“We expect higher speeds (25GE+) to be most prevalent at CSPs out to 2022, driven by high traffic and bandwidth needs in large-scale data centers. By 2022 we expect all Ethernet adapter at CSP data centers to be 25GE and above. Tier 1 CSPs are currently opting for 100GE at ToR with 4x25GE breakout cables for server connectivity,” said Vladimir Galabov, senior analyst, IHS Markit. “Telcos will invest more in higher speeds, including 100GE out to 2022, driven by NFV and increased bandwidth requirements from HD video, social media, AR/VR, and expanded IoT use cases. By 2022 over two thirds of adapters shipped to telcos will be 25GE and above.”
CSP adoption of higher speeds drives data center Ethernet adapter capacity (measured in 1GE port equivalents) shipped to CSPs to hit 60% of total capacity by 2022 (up from 55% in 2017). Telco will reach 23% of adapter capacity shipped by 2022 (up from 15% in 2017) and enterprise will drop to 17% (down from 35% in 2017).
“Prices per 1GE ($/1GE) are lowest for CSPs as higher speed adapters result in better per gig economies. Large DC cloud environments with high compute utilization requirements continually tax their networking infrastructure, requiring CSPs to adopt high speeds at a fast rate,” Galabov said.
Additional data center Ethernet adapter equipment market highlights:
· Offload NIC revenue was up 6% QoQ and up 55% YoY, hitting $160M in 1Q18. Annual offload NIC revenue will grow at a 27% CAGR out to 2022.
· Programmable NIC revenue was down 5% QoQ and up 14% YoY, hitting $26M in 1Q18. Annual programmable NIC revenue will grow at a 58% CAGR out to 2022.
· Open compute Ethernet adapter form factor revenue was up 11% QoQ and up 56% YoY, hitting $54M in 1Q18. By 2022, 21% of all ports shipped will be open compute form factor.
· In 1Q18, Intel was #1 in revenue market share (34%), Mellanox was #2 (23%), and Broadcom was #3 (14%)
Data Center Compute Intelligence Service:
The quarterly IHS Markit “Data Center Compute Intelligence Service provides analysis and trends for data center servers, including form factors, server profiles, market segments and servers by CPU type and co-processors. The report also includes information about Ethernet network adapters, including analysis by adapter speed, CPU offload, form factors, use cases and market segments. Other information includes analysis and trends of multi-tenant server software by type (e.g., server virtualization and container software), market segments and server attach rates. Vendors tracked in this Intelligence Service include Broadcom, Canonical, Cavium, Cisco, Cray, Dell EMC, Docker, HPE, IBM, Huawei, Inspur, Intel, Lenovo, Mellanox, Microsoft, Red Hat, Supermicro, SuSE, VMware, and White Box OEM (e.g., QCT and WiWynn).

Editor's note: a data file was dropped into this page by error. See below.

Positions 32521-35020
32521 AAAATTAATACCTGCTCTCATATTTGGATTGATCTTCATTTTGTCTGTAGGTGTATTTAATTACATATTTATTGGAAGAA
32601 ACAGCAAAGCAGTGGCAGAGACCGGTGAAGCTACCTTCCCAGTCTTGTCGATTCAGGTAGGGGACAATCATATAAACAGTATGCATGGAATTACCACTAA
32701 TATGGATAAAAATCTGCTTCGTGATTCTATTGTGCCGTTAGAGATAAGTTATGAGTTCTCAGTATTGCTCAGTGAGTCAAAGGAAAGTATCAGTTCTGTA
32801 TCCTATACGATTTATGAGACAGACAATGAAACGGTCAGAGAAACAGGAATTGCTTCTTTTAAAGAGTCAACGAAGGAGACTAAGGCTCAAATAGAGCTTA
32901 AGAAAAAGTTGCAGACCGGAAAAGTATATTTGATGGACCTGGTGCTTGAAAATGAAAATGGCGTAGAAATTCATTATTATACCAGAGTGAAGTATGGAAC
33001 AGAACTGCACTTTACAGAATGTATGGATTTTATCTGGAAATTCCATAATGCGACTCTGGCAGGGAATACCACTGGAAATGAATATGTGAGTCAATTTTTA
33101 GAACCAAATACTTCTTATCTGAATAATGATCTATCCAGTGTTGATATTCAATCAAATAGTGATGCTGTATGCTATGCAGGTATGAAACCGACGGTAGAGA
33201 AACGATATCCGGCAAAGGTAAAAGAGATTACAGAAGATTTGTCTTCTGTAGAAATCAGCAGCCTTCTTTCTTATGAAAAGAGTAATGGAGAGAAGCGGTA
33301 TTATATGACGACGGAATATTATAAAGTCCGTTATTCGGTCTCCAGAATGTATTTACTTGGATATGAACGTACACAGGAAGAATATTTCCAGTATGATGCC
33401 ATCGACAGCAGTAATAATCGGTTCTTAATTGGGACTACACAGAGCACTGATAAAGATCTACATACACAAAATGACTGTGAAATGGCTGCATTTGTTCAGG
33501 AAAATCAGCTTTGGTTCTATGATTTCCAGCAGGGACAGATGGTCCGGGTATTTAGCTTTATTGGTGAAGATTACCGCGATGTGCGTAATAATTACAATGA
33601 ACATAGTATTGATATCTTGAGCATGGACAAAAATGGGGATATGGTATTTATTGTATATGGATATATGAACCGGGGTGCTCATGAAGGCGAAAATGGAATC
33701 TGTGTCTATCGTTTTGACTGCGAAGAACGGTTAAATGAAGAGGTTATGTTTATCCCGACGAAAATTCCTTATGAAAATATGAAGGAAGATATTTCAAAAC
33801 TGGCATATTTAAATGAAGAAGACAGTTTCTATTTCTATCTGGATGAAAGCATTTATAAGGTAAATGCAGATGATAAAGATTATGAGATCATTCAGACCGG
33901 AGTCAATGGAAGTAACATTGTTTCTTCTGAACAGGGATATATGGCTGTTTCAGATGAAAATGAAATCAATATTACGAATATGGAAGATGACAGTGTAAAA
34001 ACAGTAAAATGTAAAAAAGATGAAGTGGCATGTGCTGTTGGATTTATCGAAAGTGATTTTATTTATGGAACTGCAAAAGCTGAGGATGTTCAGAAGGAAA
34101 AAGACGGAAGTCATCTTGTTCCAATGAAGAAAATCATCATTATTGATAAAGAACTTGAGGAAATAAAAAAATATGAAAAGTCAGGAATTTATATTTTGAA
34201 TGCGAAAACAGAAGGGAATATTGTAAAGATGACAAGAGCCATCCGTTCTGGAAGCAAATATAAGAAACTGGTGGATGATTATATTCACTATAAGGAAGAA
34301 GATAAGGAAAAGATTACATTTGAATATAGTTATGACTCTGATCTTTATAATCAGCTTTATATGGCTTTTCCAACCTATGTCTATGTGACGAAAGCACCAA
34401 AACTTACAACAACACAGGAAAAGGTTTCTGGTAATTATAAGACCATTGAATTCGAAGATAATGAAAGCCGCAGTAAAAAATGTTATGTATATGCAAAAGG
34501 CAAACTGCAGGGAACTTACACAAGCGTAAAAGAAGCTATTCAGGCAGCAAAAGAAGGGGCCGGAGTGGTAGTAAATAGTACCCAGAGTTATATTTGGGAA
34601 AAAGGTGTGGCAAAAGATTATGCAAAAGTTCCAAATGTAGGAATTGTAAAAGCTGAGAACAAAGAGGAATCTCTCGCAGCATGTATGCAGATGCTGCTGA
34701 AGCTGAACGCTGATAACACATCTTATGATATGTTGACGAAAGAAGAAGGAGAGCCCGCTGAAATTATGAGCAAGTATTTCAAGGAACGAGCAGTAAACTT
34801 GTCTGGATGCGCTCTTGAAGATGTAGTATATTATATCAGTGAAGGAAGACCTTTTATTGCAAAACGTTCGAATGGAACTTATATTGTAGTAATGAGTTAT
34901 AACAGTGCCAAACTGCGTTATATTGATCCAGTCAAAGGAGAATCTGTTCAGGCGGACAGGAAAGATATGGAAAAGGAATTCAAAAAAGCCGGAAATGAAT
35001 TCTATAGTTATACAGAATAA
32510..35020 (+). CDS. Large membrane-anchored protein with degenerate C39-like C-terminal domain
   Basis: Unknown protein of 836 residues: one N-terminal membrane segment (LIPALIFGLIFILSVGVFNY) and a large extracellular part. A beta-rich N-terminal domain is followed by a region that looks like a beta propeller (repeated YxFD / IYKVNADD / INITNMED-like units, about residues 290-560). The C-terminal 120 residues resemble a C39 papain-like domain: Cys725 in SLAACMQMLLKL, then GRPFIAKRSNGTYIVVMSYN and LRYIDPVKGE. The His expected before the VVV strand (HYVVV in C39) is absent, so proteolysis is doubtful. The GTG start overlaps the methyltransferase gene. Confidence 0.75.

In the Q1 2018 earnings call, Mellanox reported that its Ethernet switch product line revenue more than doubled year over year. Mellanox Spectrum Ethernet switches are getting strong traction in the data center market. The recent inclusion in the Gartner Magic Quadrant is yet another milestone. There are a few underlying market trends that is driving this strong adoption.
Network Disaggregation has gone mainstream
Mellanox Spectrum switches are based off its highly differentiated homegrown silicon technology. Mellanox disaggregates Ethernet switches by investing heavily in open source technology, software and partnerships. In fact, Mellanox is the only switch vendor that is part of the top-10 contributors to open source Linux. In addition to native Linux, Spectrum switches can run Cumulus Linux or Mellanox Onyx operating systems. Network disaggregation brings transparent pricing and provides customers a choice to build their infrastructure with the best silicon and best fit for purpose software that would meet their specific needs.